The Morning Stake

The Morning Stake | 2019.10.07

Your daily dose of all things Texas Tech athletics.

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Sports Illustrated. Via Deadspin, the people who bought Sports Illustrated are essentially going to turn it into a version of SB Nation, with some national writers, but with lots and lots of team-focused blogs, similar to SB Nation, but in order to work for SI and have one of those team blogs, you’ll have to become an LLC and then you can’t bring a suit for classifying workers for independent contractors or employees:

This isn’t the first time that Levinsohn, now the CEO of Sports Illustrated, has tried to impose this particular terrible and exploitative idea on a newsroom. Back in 2017, as the newly installed publisher of the 138-year-old Los Angeles Times, Levinsohn attempted to turn the paper into a contributor network, but his plan was ultimately nixed after he was placed on administrative leave due to allegations of sexual harassment. Two years later with Sports Illustrated, Levinsohn is getting a second chance at ruining a prestigious publication.

In conversations with Deadspin, several sources who were pitched jobs running Maven team sites under Sports Illustrated branding described a bleak scenario. They said they were told they would earn between $25,000 and $30,000 per year, with vague opportunities to make extra money by hitting “traffic bonuses.” They would be expected to post three “news videos” per day to their site—they were to wear Maven polo shirts in these videos—as well as hundreds of posts per month. The message was clear: Quantity over quality. Prospective Maven “partners” were told by company execs that if they had trouble creating enough content, they should go to the nearest college and find eager young students who would write for free. These Maven partners would also be required to register themselves as an LLC, presumably so TheMaven would avoid any SB Nation–like legal liability for misclassifying workers as independent contractors instead of employees. Multiple sportswriters, all of whom spoke to Deadspin about their experiences with TheMaven on the condition of anonymity for fear of retribution, compared the company’s executives to “snake oil salesmen.”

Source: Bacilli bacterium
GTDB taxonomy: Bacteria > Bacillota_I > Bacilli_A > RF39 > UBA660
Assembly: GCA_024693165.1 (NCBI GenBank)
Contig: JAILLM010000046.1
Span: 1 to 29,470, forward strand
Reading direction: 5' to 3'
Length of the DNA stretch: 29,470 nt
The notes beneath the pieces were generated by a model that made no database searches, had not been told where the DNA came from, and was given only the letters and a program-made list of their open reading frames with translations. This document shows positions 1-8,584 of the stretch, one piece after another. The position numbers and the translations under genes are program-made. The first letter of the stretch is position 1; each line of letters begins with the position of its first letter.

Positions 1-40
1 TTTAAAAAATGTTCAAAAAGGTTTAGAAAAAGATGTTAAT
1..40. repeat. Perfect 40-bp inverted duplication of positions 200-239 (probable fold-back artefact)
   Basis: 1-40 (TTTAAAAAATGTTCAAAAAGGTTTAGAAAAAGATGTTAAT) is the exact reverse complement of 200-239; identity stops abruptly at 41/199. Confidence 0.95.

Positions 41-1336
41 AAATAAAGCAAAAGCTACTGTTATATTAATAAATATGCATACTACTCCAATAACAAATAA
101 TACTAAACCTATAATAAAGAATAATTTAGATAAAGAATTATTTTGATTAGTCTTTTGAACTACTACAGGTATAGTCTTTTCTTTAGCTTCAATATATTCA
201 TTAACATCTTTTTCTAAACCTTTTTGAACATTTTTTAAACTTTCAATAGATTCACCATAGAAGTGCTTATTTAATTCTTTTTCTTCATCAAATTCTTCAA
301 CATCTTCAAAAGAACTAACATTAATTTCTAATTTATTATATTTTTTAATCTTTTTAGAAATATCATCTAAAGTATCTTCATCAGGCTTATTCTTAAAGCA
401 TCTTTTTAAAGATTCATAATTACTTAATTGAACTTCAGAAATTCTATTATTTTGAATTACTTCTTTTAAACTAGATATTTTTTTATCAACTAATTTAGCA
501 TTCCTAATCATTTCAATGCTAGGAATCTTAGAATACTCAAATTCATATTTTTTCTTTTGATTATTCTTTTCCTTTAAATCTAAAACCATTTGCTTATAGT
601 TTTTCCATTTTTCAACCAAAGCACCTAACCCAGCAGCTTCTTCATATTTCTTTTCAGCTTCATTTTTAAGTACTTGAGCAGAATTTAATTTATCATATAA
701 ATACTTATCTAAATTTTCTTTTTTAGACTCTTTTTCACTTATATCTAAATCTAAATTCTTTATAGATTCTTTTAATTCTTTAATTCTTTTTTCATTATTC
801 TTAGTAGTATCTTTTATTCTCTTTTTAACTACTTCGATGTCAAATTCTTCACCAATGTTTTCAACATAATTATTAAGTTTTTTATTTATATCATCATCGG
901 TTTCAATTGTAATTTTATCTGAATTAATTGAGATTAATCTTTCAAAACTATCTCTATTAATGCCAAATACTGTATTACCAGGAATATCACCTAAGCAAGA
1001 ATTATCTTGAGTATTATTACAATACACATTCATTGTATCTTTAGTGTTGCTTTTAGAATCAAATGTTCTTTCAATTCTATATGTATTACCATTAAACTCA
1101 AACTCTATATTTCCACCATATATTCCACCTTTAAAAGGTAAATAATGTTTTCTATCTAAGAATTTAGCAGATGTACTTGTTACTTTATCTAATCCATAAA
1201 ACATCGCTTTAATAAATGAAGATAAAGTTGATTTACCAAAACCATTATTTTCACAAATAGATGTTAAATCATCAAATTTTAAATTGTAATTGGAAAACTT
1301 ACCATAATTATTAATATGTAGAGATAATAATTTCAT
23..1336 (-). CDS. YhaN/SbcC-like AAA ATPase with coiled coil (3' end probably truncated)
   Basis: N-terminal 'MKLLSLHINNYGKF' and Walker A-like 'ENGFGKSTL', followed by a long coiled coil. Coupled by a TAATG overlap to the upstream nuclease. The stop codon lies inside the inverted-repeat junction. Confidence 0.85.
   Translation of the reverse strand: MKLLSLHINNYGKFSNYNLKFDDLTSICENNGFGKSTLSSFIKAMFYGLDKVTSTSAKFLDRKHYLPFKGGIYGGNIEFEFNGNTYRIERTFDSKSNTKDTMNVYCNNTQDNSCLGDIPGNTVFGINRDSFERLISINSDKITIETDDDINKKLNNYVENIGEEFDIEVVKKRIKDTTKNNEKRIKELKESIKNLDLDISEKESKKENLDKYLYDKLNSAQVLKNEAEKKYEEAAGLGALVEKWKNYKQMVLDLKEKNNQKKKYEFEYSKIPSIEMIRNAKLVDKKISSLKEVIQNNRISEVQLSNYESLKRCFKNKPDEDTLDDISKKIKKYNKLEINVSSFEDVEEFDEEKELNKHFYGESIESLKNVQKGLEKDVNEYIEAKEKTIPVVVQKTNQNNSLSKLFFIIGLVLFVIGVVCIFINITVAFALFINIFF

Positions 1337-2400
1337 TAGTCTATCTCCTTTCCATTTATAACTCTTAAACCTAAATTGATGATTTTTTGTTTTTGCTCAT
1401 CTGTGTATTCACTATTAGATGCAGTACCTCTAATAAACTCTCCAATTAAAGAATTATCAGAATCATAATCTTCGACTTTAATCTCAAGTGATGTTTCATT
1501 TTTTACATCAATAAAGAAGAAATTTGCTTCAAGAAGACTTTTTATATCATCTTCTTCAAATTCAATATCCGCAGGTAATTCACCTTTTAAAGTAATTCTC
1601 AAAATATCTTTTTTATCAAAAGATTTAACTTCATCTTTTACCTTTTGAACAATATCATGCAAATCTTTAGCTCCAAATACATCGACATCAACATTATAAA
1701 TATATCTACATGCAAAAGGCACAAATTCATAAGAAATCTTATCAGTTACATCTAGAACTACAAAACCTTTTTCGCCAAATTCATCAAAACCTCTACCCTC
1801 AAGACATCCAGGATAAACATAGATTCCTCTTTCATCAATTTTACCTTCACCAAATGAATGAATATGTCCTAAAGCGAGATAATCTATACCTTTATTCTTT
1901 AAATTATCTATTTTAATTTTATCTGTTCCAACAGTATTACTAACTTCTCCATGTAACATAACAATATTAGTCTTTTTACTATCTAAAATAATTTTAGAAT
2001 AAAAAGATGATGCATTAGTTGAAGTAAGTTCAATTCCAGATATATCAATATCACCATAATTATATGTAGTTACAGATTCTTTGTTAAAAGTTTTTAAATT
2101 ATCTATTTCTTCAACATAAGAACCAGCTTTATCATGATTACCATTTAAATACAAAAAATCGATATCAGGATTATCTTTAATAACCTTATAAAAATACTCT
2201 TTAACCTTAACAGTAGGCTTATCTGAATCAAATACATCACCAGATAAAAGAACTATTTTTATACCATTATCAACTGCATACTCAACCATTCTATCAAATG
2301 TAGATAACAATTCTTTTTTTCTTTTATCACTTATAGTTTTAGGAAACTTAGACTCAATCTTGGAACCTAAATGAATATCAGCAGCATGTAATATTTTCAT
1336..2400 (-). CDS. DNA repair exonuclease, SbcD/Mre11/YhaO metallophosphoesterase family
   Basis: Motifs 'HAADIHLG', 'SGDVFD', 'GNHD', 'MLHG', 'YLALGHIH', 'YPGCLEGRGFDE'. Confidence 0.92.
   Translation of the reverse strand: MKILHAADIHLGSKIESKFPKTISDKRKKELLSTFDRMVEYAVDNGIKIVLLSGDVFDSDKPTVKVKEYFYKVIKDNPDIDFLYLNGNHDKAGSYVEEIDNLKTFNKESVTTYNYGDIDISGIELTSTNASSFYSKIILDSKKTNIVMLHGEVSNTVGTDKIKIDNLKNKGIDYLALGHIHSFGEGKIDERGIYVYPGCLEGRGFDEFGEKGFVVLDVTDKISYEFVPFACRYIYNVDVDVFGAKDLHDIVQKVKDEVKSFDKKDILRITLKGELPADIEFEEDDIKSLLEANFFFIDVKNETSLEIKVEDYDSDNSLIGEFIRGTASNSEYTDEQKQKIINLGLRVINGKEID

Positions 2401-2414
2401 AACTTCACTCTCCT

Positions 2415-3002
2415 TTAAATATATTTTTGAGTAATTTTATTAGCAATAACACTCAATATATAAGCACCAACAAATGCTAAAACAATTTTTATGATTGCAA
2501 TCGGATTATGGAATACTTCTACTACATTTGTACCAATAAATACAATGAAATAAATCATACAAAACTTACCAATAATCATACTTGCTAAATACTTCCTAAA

Texas Tech Volleyball

Texas Tech Soccer

Texas Tech Golf

Texas Tech Tennis

Lady Raider Basketball

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Texas Tech Football

Walter Camp Plaer of the Week.

Helmet Sticker for Duffey.

Game Photos.

Reason to Believe. A-J Media’s Don Williams editorializes that a win over Oklahoma State gives Texas Tech fans a reason to believe:

They kicked off Saturday without preseason all-Big 12 offensive lineman Jack Anderson and 2018 freshman all-America defensive back Adrian Frye, and then lost DBs Desmon Smith and Thomas Leggett to injuries along the way. That meant Wells and Keith Patterson looked out there in the second half and saw true freshman defensive backs Dadrion Taylor and Alex Hogan on the field at the same time … and Hogan for the first time.

But Wells gives off a no-excuses vibe — they’re on scholarship; they’re FBS players.

The veteran guys, Brooks with his million tackles, Doug Coleman with his five interceptions in five games, made it easier for them and for everybody else.

The upperclassmen called a players’ only meeting Monday, two days after a 55-16 loss at Oklahoma fraught with sloppy tackling and whatnot. Their message: Losing to a more talented team is one thing. Stinking up the place shall not be tolerated.

And so on Saturday, they did the opposite.

It couldn’t have come at a better time.

About 250 former players were in town for a game-weekend reunion. Outreach to those former Red Raiders is another thing Wells has made a priority. What better way to get them on board than for the guys who have actually played the game to see the ones in their footsteps deliver one of the most impressive home wins of the decade?

The lettermen have a vested interest.

Les Miles Fires Offensive Coordinator. Via NBCSports, Kansas head coach Les Miles has fired offensive coordinator Les Koenning and promoted offensive analyst Brent Dearmon, who was the head coach at NAIA Bethel and led that team to a 10-0 record.

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